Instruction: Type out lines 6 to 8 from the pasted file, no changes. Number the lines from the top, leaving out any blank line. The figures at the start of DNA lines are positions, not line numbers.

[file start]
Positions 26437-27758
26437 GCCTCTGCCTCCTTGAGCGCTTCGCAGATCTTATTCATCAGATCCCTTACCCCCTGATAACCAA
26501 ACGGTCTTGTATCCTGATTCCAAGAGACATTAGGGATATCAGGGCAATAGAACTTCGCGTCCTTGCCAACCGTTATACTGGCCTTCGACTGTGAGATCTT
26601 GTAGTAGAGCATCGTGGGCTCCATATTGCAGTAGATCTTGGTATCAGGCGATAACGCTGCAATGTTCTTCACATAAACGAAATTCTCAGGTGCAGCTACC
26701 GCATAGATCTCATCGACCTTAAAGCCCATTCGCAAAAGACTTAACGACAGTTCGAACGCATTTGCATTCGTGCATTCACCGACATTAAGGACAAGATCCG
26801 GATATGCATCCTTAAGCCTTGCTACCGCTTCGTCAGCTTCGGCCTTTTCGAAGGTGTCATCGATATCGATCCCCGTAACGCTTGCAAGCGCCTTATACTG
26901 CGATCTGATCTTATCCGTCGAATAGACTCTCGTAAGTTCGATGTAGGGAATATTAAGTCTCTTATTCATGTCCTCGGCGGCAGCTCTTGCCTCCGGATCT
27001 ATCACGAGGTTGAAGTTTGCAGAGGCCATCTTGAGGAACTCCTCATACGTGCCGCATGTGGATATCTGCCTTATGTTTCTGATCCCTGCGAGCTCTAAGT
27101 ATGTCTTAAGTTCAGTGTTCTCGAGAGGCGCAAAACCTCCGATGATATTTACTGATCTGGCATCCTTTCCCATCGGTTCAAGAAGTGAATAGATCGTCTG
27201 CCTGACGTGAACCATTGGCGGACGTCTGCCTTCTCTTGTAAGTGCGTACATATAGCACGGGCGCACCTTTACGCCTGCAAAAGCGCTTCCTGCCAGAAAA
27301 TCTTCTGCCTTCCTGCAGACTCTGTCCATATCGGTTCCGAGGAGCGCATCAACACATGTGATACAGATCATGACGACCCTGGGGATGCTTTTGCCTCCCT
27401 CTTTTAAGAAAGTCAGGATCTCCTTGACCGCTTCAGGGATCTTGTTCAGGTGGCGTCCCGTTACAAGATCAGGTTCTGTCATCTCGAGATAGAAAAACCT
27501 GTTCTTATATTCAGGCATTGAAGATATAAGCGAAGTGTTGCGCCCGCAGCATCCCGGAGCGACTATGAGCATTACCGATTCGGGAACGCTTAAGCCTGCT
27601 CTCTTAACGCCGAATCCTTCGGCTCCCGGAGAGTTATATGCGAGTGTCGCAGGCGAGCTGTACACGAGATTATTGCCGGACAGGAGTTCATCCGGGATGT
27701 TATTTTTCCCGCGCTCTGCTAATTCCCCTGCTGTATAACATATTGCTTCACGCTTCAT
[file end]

26801 GATATGCATCCTTAAGCCTTGCTACCGCTTCGTCAGCTTCGGCCTTTTCGAAGGTGTCATCGATATCGATCCCCGTAACGCTTGCAAGCGCCTTATACTG
26901 CGATCTGATCTTATCCGTCGAATAGACTCTCGTAAGTTCGATGTAGGGAATATTAAGTCTCTTATTCATGTCCTCGGCGGCAGCTCTTGCCTCCGGATCT
27001 ATCACGAGGTTGAAGTTTGCAGAGGCCATCTTGAGGAACTCCTCATACGTGCCGCATGTGGATATCTGCCTTATGTTTCTGATCCCTGCGAGCTCTAAGT